PR Newswire - On Wednesday, March 6, North Shore Animal League America will launch its 13th annual Tour for Life, a national cooperative life-saving adoption event.
From early March through mid-May, four Animal League Mobile Rescue and Adoption Units will travel more than 15,000 miles, across the country, to 51 cities in 27 states plus Washington, D.C., to reinforce the importance of adoption and familiarize communities with their local shelters.
Since its inception in 2001, and as the world's largest mobile pet adoption event, Tour for Life has saved the lives of tens of thousands of animals across the country.
"I am beyond honored to act as spokesperson for this life-saving, national event, Tour for Life 2013," said actress Renee Felice Smith of CBS' NCIS: Los Angeles. "The plight of the shelter pet, also known as a Mutt-i-gree, is one that I hold close to my heart. Let us remind ourselves of the unchanging love animals bring to our lives. Now is the time to save a life; visit your local shelter and adopt!"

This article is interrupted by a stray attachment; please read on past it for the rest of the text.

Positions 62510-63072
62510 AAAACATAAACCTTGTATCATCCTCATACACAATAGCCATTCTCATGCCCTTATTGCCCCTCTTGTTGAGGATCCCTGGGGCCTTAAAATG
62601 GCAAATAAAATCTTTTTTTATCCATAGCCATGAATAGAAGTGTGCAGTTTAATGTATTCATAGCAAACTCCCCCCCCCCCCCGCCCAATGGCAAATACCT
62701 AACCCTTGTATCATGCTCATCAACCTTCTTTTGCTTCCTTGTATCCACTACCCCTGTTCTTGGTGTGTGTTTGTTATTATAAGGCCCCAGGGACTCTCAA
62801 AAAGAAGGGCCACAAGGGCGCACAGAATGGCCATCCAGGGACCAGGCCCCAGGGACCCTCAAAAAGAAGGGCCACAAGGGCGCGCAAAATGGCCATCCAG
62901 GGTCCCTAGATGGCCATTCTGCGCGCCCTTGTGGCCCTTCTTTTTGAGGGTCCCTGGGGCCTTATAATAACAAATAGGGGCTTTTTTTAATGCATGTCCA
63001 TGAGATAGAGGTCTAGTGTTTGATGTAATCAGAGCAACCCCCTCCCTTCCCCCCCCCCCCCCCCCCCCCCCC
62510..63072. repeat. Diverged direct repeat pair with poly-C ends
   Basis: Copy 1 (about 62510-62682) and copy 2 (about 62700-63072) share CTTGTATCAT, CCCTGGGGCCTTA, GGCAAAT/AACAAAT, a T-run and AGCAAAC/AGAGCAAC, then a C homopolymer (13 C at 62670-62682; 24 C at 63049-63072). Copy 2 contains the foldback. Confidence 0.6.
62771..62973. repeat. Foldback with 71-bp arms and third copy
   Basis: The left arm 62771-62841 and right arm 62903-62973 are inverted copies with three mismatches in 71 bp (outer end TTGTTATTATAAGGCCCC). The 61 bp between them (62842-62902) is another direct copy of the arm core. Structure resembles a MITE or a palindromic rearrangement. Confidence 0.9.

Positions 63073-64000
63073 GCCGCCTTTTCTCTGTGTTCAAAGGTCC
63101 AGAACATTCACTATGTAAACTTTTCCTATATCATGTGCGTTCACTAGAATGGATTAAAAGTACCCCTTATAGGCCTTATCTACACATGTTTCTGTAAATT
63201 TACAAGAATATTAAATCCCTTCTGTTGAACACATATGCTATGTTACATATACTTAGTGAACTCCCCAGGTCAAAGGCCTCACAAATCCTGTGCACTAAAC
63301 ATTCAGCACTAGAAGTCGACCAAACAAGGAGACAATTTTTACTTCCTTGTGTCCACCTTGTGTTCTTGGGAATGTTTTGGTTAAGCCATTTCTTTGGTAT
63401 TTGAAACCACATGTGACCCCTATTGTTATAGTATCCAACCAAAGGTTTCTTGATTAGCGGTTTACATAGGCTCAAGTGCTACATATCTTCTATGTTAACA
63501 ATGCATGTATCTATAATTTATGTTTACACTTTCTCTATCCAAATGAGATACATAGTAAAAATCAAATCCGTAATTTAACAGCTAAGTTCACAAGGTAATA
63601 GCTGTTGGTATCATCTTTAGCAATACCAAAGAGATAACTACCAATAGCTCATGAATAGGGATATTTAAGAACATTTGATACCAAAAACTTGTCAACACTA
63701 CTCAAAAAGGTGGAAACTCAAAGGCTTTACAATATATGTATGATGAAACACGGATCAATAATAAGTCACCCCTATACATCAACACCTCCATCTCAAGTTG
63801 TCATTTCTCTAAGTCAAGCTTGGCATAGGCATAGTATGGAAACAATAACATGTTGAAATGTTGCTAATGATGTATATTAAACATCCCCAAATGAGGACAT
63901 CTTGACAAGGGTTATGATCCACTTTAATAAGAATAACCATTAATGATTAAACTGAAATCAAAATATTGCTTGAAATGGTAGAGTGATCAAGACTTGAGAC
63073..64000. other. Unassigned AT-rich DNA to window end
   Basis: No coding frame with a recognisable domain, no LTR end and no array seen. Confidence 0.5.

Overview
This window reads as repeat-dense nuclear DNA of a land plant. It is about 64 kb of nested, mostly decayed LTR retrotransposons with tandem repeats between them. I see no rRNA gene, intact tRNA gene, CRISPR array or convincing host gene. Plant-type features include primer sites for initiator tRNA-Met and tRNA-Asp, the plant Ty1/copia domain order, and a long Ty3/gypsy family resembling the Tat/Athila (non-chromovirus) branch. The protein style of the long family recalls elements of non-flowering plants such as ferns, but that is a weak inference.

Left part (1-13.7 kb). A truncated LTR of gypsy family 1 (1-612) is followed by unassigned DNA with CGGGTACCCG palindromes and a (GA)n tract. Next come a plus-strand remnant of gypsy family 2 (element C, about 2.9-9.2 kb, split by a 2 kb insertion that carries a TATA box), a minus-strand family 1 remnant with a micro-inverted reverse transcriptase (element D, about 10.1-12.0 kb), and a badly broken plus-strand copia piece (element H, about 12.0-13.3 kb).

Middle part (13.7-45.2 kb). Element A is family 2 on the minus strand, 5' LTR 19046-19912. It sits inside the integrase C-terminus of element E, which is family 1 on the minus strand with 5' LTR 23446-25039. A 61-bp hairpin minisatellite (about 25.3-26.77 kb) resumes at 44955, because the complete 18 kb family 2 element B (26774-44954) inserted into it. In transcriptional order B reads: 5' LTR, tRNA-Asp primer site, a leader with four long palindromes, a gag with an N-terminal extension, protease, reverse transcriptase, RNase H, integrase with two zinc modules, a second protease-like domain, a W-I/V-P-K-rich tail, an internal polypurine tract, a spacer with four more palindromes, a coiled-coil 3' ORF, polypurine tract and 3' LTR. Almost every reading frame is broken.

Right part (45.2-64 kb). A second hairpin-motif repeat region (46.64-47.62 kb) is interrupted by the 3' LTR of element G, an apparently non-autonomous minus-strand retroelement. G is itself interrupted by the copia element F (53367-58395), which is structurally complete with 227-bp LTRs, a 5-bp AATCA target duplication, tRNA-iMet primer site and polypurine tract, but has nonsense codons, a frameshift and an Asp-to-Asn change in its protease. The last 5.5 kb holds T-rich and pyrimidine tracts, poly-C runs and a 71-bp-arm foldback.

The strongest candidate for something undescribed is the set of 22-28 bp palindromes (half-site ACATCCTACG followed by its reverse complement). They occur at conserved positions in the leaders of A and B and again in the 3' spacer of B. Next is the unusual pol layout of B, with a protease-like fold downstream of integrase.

Tour for Life is made possible through the generosity of Presenting Sponsor Purina ONE, and Supporting Sponsor the Mutt-i-grees Curriculum.
North Shore Animal League America, headquartered in Port Washington, N.Y., is the largest no-kill animal rescue and adoption organization in the world. The Animal League reaches across the country to rescue, nurture and adopt 20,000 pets into happy and loving homes each year. Over the past decade, the Animal League saved over 200,000 lives and has saved over 1,000,000 animals since its inception. To learn more about animal rescue and welfare, visit www.AnimalLeague.org.
The Mutt-i-grees Curriculum is an innovative program that builds on the affinity between children and animals, providing a unique context to teach compassion, empathy and social responsibility. Developed by the Yale School of the 21st Century in collaboration with North Shore Animal League America, and graciously funded by the Millan Foundation, the Curriculum highlights the unique characteristics and desirability of shelter dogs, also known as Mutt-i-grees.